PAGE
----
This is the actions of just one person.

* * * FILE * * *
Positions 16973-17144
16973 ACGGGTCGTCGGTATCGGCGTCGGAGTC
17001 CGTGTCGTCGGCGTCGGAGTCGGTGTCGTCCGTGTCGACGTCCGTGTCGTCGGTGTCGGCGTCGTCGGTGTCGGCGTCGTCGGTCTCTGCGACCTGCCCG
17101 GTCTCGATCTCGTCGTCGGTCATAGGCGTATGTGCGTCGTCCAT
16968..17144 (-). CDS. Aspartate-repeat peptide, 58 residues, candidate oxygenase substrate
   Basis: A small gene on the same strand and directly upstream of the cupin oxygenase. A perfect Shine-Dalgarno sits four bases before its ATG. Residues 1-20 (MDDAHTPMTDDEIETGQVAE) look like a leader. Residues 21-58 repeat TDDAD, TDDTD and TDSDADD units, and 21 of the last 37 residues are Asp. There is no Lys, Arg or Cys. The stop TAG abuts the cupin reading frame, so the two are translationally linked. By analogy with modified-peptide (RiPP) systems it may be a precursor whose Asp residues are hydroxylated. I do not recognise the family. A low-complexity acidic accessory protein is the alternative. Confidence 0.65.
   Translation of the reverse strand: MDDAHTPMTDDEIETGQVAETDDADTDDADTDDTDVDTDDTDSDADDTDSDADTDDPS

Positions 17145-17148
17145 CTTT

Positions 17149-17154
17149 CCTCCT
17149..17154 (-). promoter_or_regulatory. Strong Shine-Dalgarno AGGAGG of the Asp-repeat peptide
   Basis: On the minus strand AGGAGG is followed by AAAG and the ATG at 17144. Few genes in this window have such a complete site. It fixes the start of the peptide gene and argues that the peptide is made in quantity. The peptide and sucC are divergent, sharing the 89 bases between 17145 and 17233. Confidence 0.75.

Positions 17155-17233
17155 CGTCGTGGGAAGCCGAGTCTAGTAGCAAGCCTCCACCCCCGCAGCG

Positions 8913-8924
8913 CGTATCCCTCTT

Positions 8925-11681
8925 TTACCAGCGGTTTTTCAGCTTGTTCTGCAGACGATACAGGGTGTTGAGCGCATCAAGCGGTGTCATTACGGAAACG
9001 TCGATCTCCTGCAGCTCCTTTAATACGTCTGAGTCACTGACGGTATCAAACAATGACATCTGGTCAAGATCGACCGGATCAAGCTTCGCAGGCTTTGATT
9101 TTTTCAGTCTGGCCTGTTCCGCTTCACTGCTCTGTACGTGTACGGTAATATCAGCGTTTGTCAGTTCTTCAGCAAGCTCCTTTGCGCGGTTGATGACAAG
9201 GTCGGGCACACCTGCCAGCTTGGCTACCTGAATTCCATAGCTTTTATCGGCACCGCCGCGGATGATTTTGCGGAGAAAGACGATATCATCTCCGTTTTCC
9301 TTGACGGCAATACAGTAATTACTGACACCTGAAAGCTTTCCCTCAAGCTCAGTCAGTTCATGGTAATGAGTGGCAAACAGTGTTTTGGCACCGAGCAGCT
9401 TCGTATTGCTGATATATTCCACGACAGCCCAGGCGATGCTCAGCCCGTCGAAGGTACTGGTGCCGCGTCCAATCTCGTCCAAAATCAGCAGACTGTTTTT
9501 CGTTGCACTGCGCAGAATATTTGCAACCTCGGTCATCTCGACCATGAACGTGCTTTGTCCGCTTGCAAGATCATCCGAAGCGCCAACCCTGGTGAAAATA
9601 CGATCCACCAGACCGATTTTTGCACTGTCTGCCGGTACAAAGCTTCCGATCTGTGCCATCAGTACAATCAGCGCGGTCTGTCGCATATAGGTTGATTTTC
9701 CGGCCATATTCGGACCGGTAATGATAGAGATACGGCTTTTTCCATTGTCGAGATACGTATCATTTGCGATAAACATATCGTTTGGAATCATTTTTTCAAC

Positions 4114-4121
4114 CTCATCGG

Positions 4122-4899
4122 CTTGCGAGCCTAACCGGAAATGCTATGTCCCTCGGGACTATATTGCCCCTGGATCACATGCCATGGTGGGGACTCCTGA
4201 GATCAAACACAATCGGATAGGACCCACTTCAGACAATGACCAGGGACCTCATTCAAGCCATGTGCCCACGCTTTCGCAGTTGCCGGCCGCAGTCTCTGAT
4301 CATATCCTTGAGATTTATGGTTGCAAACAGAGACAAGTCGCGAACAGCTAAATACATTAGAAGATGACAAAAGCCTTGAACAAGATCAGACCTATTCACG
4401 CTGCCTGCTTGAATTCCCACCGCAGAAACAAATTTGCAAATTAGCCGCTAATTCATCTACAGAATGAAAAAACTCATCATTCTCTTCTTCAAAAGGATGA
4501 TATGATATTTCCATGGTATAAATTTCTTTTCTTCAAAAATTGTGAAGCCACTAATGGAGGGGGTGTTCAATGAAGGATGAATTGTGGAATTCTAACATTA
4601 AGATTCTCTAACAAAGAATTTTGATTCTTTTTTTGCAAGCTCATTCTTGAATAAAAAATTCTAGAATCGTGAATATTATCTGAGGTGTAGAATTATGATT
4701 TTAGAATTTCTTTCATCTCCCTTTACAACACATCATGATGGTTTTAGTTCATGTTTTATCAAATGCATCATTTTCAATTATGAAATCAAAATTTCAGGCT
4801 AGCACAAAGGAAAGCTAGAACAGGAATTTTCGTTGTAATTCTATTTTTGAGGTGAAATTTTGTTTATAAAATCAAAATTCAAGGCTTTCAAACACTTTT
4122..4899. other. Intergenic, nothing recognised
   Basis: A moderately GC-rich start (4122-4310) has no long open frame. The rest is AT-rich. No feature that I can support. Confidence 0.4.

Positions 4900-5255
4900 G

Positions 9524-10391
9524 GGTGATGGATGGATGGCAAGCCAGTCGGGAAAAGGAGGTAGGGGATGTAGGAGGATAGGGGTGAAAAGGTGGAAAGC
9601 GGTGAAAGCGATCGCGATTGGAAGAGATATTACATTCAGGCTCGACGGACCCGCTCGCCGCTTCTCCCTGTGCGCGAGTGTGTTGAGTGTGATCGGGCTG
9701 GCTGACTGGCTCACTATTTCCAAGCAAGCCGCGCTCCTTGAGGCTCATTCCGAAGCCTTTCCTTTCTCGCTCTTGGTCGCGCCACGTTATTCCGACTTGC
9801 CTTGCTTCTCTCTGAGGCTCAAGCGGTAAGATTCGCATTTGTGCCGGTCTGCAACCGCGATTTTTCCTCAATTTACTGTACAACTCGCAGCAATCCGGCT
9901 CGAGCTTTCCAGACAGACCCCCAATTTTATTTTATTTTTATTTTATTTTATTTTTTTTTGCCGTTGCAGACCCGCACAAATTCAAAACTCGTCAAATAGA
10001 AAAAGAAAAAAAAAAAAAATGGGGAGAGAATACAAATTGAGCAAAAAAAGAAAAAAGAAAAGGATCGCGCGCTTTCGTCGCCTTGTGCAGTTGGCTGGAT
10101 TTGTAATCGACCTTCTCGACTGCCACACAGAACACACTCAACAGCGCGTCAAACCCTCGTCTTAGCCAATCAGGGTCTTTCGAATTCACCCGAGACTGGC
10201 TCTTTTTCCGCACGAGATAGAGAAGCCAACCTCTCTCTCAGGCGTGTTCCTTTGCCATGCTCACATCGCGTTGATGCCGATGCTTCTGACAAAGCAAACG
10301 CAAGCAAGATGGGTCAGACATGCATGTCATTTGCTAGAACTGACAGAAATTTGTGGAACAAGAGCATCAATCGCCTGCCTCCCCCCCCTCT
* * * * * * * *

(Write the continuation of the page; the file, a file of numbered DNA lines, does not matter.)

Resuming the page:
Put yourself in the shoes of the people who forced her to resign and consider what you would have done if you found out someone who worked for the agricultural department had withheld aid to a farmer on racial grounds. Totally justified imo. It's only when you add the context of Sherrod "learning her lesson" (which she made in her own defense, of course, so it's irrelevant by conflict of interest, much like the officials apologies for firing her) and far more importantly a ton of media attention spurred by the NAACP that it becomes a mistake. I don't doubt they "deeply regretted" doing it, but aside from satisfying the public opinion, I wonder if it's truthfully because it was the wrong thing to do or because of what occurred after it was portrayed by the media.